Even in today's ever-shrinking world, cinema still plays a mighty role in bringing us closer together, introducing us to cultures far away, reminding us all of our collective humanity. How wonderful it is to encounter a film like "The Cave of the Yellow Dog," with its sweet simplicities and its quiet observations on the life of a family of nomads in West Mongolia.
The film comes from writer/director Byambasuren Davaa, whose previous film, "The Story of the Weeping Camel," blended documentary and drama as it followed a nomadic family through a season in the Gobi Desert. Here, she repeats herself in style and subject, while improving on the results: "Yellow Dog" has at its center another real-life family, sometimes acting, often just being themselves. It's a style that's not as complicated as it may appear, as these movies are basically portraits of a culture, snapshots of a way of life most of us will never otherwise encounter.
Six-year-old Nansal is the oldest of three children in the Batchuluun family. She's just returned from school to spend the summer back home, where mother makes cheeses and cures goat meat and father bikes off to a nearby city to sell the family's wares and obtain whatever small necessities will carry them through another year. The outside world (never shown) rarely touches this seemingly distant field; the parents investigate scraps of newspaper to see who won the election (and, later, a car drives by reminding them to vote in the next one), although the politics of the nation do not affect them out here, where there are only goats and wolves and the occasional hunter passer-by.
Indeed, modern life is always encroaching, threatening their peaceful existence by making it harder each year for them to make a living. (In one scene, the father contemplates taking a job at a department store.) Yet modern life is also mostly useless out here - when the mother is given a plastic cup as a gift from the city, she winds up accidentally burning it in the fire. Theirs is a more natural existence based on a connection with nature. There's a key scene near the end when, after packing up to move on for the next season, the parents perform a small ritual thanking the countryside for letting them stay there for the summer.
This connection with nature is important, we learn, as it plays a major factor in their spiritual beliefs. An old woman teaches Nansal that it's easier to catch a grain of rice on the tip of a needle than it is to be reincarnated as a human. The opening scene shows the father burying a dog, snipping off its tail and placing it on its head so it may be reborn as a human. These nomads understand that they must respect nature, for they cannot survive without it, the circle of life cannot continue without it.
Among this quietness, we get something of a storyline: Nansal finds a stray dog and plans to keep it. The father disagrees - the dog is only likely to attract wolves, a risk the family cannot afford. And that's pretty much all there is, the gentle story of a girl and her dog. The closest thing we get to any tension comes near the end, with a bit of suspense built around the genuine dangers of their real world.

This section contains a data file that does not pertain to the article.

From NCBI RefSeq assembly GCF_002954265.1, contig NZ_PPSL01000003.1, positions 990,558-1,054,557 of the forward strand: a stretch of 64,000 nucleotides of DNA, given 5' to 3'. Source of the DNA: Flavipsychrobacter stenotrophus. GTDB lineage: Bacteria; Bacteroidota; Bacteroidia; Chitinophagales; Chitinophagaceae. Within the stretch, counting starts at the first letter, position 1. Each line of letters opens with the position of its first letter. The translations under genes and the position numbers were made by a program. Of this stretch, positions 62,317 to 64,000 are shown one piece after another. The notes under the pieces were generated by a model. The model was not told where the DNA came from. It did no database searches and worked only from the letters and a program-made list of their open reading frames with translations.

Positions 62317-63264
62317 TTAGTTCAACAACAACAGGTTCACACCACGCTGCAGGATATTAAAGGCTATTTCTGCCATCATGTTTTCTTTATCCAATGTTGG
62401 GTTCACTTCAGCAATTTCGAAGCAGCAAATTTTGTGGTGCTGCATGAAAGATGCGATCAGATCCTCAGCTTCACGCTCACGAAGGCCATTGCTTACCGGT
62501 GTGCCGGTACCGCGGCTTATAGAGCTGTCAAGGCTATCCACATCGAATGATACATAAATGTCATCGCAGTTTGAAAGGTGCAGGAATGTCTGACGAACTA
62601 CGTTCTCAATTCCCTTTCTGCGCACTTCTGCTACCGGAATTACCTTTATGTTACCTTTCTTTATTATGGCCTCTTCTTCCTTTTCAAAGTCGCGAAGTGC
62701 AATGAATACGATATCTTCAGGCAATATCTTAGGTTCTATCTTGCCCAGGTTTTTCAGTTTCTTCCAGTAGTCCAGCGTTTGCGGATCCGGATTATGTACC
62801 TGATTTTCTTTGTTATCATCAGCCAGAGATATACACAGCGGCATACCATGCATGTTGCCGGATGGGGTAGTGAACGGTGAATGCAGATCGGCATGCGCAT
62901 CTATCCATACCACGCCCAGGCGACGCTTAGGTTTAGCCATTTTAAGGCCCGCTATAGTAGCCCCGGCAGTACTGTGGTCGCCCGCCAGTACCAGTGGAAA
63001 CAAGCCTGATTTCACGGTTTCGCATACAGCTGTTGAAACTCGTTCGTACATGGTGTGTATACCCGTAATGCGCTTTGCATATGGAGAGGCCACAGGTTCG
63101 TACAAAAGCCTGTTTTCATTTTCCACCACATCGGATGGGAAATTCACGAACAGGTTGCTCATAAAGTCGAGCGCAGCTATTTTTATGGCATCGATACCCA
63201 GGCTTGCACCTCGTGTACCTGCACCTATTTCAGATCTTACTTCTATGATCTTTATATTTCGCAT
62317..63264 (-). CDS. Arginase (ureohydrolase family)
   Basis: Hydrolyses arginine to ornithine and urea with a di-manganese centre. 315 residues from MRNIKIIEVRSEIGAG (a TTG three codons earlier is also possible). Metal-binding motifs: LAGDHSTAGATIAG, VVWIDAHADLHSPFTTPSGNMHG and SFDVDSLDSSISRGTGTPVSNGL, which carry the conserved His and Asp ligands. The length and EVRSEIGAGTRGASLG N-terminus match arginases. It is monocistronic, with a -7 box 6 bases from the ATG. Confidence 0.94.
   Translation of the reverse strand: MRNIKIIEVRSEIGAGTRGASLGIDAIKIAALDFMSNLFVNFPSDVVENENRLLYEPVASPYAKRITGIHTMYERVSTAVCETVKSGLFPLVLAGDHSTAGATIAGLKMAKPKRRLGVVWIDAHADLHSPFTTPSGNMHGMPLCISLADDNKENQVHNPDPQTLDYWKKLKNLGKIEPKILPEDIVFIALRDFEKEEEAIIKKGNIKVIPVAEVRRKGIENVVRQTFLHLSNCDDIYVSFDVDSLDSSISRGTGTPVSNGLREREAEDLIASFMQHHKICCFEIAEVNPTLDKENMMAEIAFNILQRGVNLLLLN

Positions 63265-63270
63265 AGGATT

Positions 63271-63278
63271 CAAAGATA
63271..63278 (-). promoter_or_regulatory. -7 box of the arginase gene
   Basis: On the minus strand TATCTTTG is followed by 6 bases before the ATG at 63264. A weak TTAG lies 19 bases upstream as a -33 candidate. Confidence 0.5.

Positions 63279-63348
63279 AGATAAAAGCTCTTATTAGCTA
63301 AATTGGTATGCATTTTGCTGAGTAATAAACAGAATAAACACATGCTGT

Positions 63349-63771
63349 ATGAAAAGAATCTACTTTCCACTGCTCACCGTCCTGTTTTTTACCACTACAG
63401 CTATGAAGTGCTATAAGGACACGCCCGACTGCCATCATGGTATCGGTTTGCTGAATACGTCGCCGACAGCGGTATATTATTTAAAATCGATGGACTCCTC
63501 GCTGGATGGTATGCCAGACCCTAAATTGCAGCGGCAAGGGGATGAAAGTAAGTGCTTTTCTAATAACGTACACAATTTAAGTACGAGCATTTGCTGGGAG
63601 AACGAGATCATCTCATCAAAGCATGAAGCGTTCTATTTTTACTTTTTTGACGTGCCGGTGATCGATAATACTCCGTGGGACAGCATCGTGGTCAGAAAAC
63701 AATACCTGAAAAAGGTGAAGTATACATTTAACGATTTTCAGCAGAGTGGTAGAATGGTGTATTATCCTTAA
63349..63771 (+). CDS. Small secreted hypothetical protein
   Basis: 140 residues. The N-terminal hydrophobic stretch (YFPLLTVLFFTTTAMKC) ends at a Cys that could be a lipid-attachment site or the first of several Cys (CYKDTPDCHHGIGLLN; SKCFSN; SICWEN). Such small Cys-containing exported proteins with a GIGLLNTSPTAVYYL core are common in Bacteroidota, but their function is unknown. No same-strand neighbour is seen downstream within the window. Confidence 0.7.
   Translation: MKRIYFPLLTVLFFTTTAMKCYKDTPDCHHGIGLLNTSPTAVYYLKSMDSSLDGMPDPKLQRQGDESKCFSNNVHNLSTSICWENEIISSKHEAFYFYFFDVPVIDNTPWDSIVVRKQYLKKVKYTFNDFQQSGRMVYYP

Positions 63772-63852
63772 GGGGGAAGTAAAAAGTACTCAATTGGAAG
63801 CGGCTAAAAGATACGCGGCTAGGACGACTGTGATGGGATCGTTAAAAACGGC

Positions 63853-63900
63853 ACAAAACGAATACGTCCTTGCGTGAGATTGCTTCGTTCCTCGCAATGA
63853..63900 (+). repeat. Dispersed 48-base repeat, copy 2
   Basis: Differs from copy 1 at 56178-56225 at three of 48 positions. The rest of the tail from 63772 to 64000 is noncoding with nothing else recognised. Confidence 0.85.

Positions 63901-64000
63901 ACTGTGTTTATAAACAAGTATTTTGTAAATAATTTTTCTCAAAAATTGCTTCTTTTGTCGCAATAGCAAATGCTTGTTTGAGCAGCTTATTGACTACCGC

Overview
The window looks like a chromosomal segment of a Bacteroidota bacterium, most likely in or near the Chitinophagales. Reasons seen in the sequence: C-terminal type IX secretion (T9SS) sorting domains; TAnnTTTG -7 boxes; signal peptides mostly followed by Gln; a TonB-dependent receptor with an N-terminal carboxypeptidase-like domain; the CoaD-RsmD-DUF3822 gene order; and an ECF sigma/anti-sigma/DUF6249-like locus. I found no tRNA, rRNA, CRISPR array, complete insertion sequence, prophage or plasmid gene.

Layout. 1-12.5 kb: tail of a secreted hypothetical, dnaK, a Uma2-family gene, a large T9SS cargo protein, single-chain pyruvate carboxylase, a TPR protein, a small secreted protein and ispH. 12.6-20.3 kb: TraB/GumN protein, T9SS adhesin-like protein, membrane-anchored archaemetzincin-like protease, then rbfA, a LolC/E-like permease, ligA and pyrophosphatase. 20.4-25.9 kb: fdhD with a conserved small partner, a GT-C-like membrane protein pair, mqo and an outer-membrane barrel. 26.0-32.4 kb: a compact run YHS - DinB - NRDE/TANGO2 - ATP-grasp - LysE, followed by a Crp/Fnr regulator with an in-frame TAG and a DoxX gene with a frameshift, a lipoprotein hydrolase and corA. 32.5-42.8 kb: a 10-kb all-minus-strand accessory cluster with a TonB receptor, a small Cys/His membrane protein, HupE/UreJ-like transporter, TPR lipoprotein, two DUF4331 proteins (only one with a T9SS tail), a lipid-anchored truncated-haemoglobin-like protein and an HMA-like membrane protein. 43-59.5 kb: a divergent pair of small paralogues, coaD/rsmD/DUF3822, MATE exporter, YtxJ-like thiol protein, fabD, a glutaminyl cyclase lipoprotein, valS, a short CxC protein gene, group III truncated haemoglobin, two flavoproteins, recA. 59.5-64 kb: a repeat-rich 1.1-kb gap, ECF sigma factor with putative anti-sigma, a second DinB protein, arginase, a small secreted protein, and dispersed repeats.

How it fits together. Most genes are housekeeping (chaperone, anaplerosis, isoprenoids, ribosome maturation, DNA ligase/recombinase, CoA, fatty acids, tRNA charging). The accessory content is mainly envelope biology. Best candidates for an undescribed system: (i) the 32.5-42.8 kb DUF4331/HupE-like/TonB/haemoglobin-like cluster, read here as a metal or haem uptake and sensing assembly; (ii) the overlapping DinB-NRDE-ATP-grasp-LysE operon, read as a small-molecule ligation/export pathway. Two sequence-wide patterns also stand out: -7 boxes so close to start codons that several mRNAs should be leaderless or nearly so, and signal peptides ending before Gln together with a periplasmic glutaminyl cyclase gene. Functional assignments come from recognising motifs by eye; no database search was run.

What we have in "Yellow Dog" is a series of vignettes that introduce us to the way this family lives their everyday lives. The simplest chores captivate in unexpected ways, and watching the children at work and play brings nothing but smiles. There's an honesty to such scenes as the one in which the daughters stare at the sky, finding shapes in the clouds. Or the one where the children bicker about using a tiny statue of Buddha as a doll, which breaks down thousands of years of adult religion into the simplicity of youth: "No! You can't play with God!"
Complimenting all of this is Davaa's eye for the natural beauty of the Mongolian landscape. There's not a single frame in this film that doesn't overwhelm the viewer with its beauty, be it the lush, endless fields or inside the solitary homes of these locals. The imagery on display here is striking beyond measure.
Indeed, this is a beautiful movie all around, connecting us to a place that, despite its existence in the present, seems locked away in some distant, unreachable past. Here is a world we never would know without the magic of movies. What a magnificent gift to receive.
Video & Audio
As stated, one of the film's best assets is its visuals, and they shine in this anamorphic widescreen (1.78:1) transfer. Colors and textures are rich and black levels are just right.
The Mongolian soundtrack is offered up three ways: Dolby 5.1, Dolby 2.0, and DTS-ES 6.1. The Dolby tracks are both very good - this is a quiet, contemplative film with little need for fancy sound mixing, although the 5.1 track does make nice use of the surround feature when spreading out the sounds of nature.
The DTS-ES track will only play on compatible systems; trying to play the 6.1 track on a system built for 5.1 (as mine is) will leave you without any of the dialogue and only half the sound effects. (Note: the DTS-ES track is mislabeled as 5.1 on the DVD cover.)
A serviceable but unnecessary English dub, for those who prefer such things, is offered in DTS 5.1 (sorry, Dolby fans). Optional English and Spanish subtitles are also provided.
An in-depth, to-the-point interview with Davaa (12:45) answers pretty much everything you'd want to know about the picture. The questions appear in text on screen, suggesting press kit origins. Born in Mongolia but raised in Germany, Davaa speaks in German; English subtitles are not removable. Presented in anamorphic widescreen.
The film's theatrical trailer, shown in non-anamorphic letterbox, is also included.
The bonus material may seem skimpy, but it fits with the movie's minimalist tone. Besides, the movie is worth the price all by itself. Highly Recommended.